The New Daily 5 September 2022
Imagine finding a dollar on the ground as you’re walking down the street.
It might feel like a bit of luck, a little sign that today is a good day.
Imagine picking it up and handing it to a kid nearby, watching their face light up because of the kindness of a stranger. You’ve turned a bit of luck into a moment of joy.
You don’t need to wait for a chance occurrence to make someone’s day.
Monday is the International Day of Charity – a day that should urge us to think about how we can all give our loose change to make bigger changes.
In support of giving, the Royal Australian Mint will this year release an additional five million ‘Donation Dollars’: A one-dollar coin designed to be donated. The message is simple – if you find one, donate it.
For most of us, a dollar coin won’t stretch very far – you could get a bar of chocolate marked for sale in the checkout queue, a single song on iTunes, or maybe a ‘scratchie’. Even at dollar stores, there’s fewer items priced at a dollar or less.
But by donating your dollar, you can guarantee that you’ll create something more. Something more for cancer research, something more for rescued wildlife or something more for Australian families who have experienced a natural disaster.
If every Australian donated an extra dollar once a month, we could collectively raise about $300 million per year. That’s the kind of change that could make a real difference.
The power of collective giving is why the Australian government has set a goal to double philanthropic giving by 2030. This isn’t to replace the role of government, but to deepen the layers of community and giving across the nation.
By donating to support local charities, each of us can help shape Australia into a fairer and more connected country.
As Assistant Minister for Charities, I’ve been holding ‘Building Community’ forums across Australia, meeting in town halls to discuss with charities how we can strengthen the sector. We’ve held meetings in Sydney, Brisbane, Adelaide, Hobart, Canberra, Perth and Melbourne. And yes Darwin, we’re coming to you next.
These conversations have prompted a valuable discussion about the challenges the community sector faces.
Over the past generation, the nation has seen a drop in volunteering rates, a decline in membership of organisations and a fall in participation in team sport.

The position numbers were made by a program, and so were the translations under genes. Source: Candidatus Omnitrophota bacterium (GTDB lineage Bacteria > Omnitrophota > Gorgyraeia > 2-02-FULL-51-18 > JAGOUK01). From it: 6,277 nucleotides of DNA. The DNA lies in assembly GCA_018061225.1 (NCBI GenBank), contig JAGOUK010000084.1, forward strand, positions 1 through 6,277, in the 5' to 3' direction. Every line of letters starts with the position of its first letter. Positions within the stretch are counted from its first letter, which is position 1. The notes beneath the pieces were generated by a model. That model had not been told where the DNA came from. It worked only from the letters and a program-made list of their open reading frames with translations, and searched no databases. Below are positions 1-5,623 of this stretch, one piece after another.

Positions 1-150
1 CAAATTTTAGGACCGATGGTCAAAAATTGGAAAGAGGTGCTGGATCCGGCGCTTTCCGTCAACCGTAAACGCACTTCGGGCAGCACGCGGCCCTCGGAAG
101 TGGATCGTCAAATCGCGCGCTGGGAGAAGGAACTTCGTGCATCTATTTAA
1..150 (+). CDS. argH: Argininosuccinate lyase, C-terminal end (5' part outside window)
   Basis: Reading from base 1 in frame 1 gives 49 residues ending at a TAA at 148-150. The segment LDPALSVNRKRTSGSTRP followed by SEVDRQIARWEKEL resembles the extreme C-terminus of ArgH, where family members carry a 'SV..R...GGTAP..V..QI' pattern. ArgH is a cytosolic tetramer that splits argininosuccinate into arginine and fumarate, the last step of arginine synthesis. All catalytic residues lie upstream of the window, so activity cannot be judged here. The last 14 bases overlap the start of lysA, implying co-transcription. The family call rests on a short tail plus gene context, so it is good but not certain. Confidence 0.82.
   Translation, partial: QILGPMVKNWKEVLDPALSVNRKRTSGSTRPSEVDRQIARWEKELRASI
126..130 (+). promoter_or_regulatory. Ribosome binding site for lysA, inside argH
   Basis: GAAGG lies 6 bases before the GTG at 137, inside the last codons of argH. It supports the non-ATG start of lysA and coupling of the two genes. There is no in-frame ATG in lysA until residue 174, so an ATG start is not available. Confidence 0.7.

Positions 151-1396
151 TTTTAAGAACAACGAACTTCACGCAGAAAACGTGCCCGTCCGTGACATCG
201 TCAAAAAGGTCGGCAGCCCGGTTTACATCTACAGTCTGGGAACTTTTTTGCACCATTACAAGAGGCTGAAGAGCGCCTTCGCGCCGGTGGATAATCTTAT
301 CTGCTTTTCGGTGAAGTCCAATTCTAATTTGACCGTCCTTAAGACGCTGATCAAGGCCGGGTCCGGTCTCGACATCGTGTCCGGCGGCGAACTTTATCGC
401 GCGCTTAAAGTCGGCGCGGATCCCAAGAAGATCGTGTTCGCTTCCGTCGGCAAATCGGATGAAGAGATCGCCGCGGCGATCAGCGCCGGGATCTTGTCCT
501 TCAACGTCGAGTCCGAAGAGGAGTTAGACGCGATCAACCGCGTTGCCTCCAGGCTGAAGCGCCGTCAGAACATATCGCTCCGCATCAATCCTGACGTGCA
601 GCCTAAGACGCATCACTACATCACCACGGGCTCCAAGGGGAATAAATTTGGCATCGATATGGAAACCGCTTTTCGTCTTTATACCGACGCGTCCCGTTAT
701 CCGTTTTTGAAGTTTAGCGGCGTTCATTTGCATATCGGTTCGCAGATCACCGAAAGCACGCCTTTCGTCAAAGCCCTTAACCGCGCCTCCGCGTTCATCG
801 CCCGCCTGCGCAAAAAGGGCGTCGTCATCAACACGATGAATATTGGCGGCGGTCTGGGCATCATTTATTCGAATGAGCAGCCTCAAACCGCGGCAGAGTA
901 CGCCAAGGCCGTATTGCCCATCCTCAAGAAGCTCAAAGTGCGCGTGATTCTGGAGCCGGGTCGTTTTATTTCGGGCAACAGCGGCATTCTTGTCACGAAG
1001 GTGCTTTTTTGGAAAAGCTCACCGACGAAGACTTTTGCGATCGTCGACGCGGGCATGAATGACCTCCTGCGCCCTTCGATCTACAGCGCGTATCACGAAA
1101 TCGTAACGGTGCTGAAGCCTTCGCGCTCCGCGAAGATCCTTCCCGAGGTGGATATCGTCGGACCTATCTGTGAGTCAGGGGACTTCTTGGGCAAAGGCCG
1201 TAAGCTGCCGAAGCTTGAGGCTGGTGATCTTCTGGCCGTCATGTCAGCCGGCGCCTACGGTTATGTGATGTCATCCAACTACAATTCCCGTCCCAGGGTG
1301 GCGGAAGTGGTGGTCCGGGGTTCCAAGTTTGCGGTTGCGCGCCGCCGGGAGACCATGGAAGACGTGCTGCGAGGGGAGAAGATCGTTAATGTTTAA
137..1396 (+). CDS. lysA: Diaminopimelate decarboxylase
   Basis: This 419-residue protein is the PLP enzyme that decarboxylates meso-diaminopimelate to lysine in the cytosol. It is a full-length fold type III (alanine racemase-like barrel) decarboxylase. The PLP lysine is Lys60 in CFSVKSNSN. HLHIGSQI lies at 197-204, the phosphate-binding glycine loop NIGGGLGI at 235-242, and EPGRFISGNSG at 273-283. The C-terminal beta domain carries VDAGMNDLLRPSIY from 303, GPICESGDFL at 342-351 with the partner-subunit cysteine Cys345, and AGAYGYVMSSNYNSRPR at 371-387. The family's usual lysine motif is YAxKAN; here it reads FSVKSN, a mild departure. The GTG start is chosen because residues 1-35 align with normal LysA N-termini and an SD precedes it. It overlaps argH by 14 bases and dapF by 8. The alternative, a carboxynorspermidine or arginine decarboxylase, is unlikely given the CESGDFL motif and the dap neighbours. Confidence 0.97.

Australia has experienced a decline in religious participation, a decrease in union membership, and a fall in the number of community associations. The country has even seen a fall in the number of close friends Australians say they have, and the number of neighbours people know.
Yet amid that civic crisis, there are thousands of charities making a difference. From the arts sector to veteran support, environmental protection to disability advocacy, Australian charities are doing remarkable work to strengthen social ties and build community.
Our community needs more social entrepreneurs, and the hard-working charity sector needs more support.
By donating to others, you don’t just build community. You can also experience the well-known ‘helper’s high’ – the joy that comes from assisting others.
Research has borne this out. In one trial, two groups of people were given about $30 to spend during the day.
Half were randomly assigned to spend it on themselves, while the other half were randomly asked to give it to others.
At the end of the day, the donors were significantly happier than those who spent the money on themselves.
Another study took a similar approach, but focused on blood pressure readings instead of happiness.
It found that giving is good for your health, with the randomly selected donor group reporting a drop in blood pressure that was as great as taking hypertension medicine or doing regular exercise.
So this International Day of Charity, think about how you can give back by donating a dollar – or more – to a worthy cause.
Then tell a friend (after all, it’s good for their health). Like the gold ripples on a Donation Dollar, each of us can help build a reconnected Australia.
This opinion piece was first published in The New Daily on 5 September, 2022